Steinway in the Stairway
August 1981

“Steinway in the Stairway,” Ensign, Aug. 1981, 36

Steinway in the Stairway

The four of us could never quite understand why mother was willing to put so much emotional energy into keeping us sitting at the piano bench or in front of a music stand. She never seemed to give up; whether it was cajoling, complimenting, castigating, or just counting, she seemed always to be there with the right support for the right moment.

I remember one day in the sixth grade when I left for school in a huff. I had spent my ritual hour at the piano, and mother was bugging me for more. “Going through the pieces” for an hour a day was just not satisfactory to her. She was determined to get at least some moderate form of concentration and occasionally some improvement. I was through! I grabbed my coat, shouted, “I will never touch the piano again!” and slammed the door with finality.

My family had moved recently from a comfortable, modest home in Idaho to a tiny, garden apartment in Morristown, New Jersey. My father was on a two-year training assignment with his company in New York City, and the family budget was pretty thin. All four of us children lived in one bedroom, with just room enough for the beds. Dixie, a junior in high school and by this time a rather resigned violinist, and Shawna, a third-grader and beginning piano student, slept in a double bed which dominated the room. I slept on a collapsible army cot, and the rest of the space was taken up with Theron’s crib. Our clothing was relegated to one small drawer per child in the dressing table squeezed into mom and dad’s bedroom.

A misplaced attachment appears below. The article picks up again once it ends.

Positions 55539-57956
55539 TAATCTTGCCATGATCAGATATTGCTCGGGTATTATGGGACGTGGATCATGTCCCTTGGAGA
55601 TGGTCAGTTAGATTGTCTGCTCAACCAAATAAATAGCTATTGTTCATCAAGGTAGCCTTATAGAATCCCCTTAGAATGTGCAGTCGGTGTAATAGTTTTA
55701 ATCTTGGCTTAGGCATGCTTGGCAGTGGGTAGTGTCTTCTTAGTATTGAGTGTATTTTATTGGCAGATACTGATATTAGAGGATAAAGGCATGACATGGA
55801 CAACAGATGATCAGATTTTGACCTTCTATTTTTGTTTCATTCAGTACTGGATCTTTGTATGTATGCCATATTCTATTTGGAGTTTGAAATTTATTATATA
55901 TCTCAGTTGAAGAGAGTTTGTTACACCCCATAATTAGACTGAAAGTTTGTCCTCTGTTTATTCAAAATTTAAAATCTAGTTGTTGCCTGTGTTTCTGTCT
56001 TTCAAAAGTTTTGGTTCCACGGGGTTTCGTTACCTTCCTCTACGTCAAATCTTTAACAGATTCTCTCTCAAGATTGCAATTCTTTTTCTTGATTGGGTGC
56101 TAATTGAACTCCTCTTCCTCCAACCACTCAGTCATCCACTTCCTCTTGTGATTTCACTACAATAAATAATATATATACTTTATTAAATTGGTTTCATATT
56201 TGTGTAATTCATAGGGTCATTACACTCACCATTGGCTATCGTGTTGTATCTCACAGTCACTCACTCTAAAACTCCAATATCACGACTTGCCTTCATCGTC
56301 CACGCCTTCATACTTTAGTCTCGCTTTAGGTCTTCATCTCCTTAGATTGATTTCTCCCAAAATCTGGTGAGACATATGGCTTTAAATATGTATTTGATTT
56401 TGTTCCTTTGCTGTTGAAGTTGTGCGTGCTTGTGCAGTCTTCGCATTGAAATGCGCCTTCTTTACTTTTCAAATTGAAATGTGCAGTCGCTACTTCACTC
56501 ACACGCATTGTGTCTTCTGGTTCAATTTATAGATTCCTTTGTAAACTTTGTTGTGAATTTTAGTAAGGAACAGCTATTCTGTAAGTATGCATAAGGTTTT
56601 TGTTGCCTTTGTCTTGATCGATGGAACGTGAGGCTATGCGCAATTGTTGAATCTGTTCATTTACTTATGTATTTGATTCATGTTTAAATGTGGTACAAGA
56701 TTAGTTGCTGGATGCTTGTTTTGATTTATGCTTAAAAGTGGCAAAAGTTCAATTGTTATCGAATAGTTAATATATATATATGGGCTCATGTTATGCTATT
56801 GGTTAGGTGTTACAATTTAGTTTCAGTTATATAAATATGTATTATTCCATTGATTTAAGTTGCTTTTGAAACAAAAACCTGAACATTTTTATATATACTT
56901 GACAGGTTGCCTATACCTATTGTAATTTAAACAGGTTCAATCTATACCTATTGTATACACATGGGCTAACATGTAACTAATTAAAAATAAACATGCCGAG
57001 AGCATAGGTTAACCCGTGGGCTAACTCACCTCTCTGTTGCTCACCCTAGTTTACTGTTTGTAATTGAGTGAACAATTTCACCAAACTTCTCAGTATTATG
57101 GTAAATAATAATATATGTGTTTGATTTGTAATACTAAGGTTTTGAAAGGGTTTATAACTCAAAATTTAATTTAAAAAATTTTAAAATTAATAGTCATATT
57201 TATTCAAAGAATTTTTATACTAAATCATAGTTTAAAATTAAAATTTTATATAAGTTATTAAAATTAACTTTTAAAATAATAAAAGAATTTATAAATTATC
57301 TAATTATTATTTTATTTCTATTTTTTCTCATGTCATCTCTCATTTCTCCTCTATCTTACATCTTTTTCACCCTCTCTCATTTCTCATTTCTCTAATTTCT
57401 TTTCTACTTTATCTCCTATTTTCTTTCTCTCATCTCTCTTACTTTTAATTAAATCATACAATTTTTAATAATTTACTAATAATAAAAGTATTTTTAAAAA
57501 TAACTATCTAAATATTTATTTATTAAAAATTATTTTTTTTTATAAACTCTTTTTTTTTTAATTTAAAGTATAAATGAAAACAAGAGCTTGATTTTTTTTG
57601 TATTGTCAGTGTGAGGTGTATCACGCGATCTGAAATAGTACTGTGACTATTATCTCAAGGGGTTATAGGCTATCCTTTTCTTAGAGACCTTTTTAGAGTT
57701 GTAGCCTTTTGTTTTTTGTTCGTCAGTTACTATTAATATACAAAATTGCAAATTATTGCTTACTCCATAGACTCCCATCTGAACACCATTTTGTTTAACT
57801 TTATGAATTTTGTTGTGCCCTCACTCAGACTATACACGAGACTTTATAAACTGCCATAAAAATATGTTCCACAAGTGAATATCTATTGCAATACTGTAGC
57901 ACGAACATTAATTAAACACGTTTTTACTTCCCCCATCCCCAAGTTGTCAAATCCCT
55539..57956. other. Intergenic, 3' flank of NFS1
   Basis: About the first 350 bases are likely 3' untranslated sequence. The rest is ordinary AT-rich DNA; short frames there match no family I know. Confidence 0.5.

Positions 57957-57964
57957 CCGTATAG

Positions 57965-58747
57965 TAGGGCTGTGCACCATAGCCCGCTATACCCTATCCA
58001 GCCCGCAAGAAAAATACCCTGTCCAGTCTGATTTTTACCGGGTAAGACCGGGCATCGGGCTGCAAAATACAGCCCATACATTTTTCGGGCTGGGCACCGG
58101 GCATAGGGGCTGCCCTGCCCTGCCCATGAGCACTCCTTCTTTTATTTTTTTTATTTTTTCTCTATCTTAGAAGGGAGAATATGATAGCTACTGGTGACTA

Mother had made one major demand when the company asked dad to take on this new assignment. Our second-hand furniture—mainly the ancient, heavy, upright piano—would have to be transferred to New York with us. Dad’s company consented, and the piano made it as far as the first landing of our second-story apartment. There, standing on end, it could proceed only if we took the wall out—and could exit the building only over mother’s dead body. She got quite a ribbing from us: “Are you going to pay for levitation lessons, too, or are we to study ‘sideways’ piano from an accordion teacher?” “I get to lie on top when we practice duets!” We all insisted that her major concern was how she could possibly assume her accustomed position on the piano bench next to us.

Parents’ council was held in the bedroom one night, and a decision came down: mom and dad would be going into New York the following Saturday to select a smaller piano that would fit up the stairs. How they ever swung it financially, we have never found out; but soon the most prominent piece of furniture in our tiny living room was a little Steinway spinet with beautiful action and blessedly in tune.